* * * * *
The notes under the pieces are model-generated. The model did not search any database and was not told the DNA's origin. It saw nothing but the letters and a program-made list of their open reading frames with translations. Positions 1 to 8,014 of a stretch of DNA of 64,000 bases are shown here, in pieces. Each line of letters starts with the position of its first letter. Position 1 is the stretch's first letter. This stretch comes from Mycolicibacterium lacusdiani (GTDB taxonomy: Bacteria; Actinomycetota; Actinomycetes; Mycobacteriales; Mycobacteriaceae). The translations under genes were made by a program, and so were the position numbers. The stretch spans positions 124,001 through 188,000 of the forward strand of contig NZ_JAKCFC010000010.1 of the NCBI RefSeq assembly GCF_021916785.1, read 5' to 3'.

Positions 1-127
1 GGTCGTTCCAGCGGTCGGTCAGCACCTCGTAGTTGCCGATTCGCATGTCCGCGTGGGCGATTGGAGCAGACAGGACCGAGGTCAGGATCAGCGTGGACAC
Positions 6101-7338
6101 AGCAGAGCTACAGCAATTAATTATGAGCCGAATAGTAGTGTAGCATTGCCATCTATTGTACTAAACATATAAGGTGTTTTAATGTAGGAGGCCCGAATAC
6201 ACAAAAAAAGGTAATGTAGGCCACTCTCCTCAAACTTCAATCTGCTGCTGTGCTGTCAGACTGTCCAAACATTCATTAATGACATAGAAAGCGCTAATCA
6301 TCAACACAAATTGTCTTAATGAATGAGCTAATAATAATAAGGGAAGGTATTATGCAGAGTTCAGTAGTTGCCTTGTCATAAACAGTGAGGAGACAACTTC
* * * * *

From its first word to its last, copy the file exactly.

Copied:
The notes under the pieces are model-generated. The model did not search any database and was not told the DNA's origin. It saw nothing but the letters and a program-made list of their open reading frames with translations. Positions 1 to 8,014 of a stretch of DNA of 64,000 bases are shown here, in pieces. Each line of letters starts with the position of its first letter. Position 1 is the stretch's first letter. This stretch comes from Mycolicibacterium lacusdiani (GTDB taxonomy: Bacteria; Actinomycetota; Actinomycetes; Mycobacteriales; Mycobacteriaceae). The translations under genes were made by a program, and so were the position numbers. The stretch spans positions 124,001 through 188,000 of the forward strand of contig NZ_JAKCFC010000010.1 of the NCBI RefSeq assembly GCF_021916785.1, read 5' to 3'.

Positions 1-127
1 GGTCGTTCCAGCGGTCGGTCAGCACCTCGTAGTTGCCGATTCGCATGTCCGCGTGGGCGATTGGAGCAGACAGGACCGAGGTCAGGATCAGCGTGGACAC
Positions 6101-7338
6101 AGCAGAGCTACAGCAATTAATTATGAGCCGAATAGTAGTGTAGCATTGCCATCTATTGTACTAAACATATAAGGTGTTTTAATGTAGGAGGCCCGAATAC
6201 ACAAAAAAAGGTAATGTAGGCCACTCTCCTCAAACTTCAATCTGCTGCTGTGCTGTCAGACTGTCCAAACATTCATTAATGACATAGAAAGCGCTAATCA
6301 TCAACACAAATTGTCTTAATGAATGAGCTAATAATAATAAGGGAAGGTATTATGCAGAGTTCAGTAGTTGCCTTGTCATAAACAGTGAGGAGACAACTTC